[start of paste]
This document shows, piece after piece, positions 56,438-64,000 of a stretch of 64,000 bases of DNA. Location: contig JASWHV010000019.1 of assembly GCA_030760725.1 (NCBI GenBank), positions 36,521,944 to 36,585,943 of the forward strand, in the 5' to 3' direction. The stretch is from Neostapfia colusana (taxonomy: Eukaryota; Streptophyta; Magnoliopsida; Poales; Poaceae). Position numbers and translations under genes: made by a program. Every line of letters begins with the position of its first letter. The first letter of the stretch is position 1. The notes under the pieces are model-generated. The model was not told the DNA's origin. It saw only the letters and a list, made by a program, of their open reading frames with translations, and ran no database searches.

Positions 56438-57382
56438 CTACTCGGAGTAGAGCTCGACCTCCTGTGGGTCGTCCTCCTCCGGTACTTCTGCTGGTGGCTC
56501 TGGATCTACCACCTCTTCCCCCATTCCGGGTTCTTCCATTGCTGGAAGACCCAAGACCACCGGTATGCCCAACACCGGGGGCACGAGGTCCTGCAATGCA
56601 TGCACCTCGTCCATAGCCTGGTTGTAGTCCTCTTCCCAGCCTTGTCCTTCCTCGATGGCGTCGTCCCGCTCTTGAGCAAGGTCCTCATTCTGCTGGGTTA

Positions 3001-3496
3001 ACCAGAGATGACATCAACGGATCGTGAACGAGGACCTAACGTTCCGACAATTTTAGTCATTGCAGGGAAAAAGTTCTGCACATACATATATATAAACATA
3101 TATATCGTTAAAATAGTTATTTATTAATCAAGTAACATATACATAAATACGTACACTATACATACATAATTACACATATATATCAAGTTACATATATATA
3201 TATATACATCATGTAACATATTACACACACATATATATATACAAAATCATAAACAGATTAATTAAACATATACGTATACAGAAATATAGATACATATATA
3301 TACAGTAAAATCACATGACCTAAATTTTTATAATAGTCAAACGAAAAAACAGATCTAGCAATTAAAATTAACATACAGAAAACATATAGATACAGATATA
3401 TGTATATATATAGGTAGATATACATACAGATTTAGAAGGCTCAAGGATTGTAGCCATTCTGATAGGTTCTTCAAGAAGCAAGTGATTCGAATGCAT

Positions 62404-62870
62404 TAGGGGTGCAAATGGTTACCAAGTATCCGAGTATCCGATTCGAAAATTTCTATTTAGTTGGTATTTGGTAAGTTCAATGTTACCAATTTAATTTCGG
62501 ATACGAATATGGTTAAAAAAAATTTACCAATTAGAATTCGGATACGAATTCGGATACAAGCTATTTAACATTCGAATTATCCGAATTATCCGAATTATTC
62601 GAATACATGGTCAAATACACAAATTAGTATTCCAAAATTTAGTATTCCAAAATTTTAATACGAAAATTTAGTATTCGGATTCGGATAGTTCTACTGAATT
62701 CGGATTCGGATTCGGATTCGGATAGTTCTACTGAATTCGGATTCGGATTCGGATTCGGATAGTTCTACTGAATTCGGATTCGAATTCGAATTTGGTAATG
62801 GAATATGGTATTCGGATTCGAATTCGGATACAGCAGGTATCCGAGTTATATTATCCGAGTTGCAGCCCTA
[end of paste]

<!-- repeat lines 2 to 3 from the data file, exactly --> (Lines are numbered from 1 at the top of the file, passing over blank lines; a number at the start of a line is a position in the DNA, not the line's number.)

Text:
Positions 56438-57382
56438 CTACTCGGAGTAGAGCTCGACCTCCTGTGGGTCGTCCTCCTCCGGTACTTCTGCTGGTGGCTC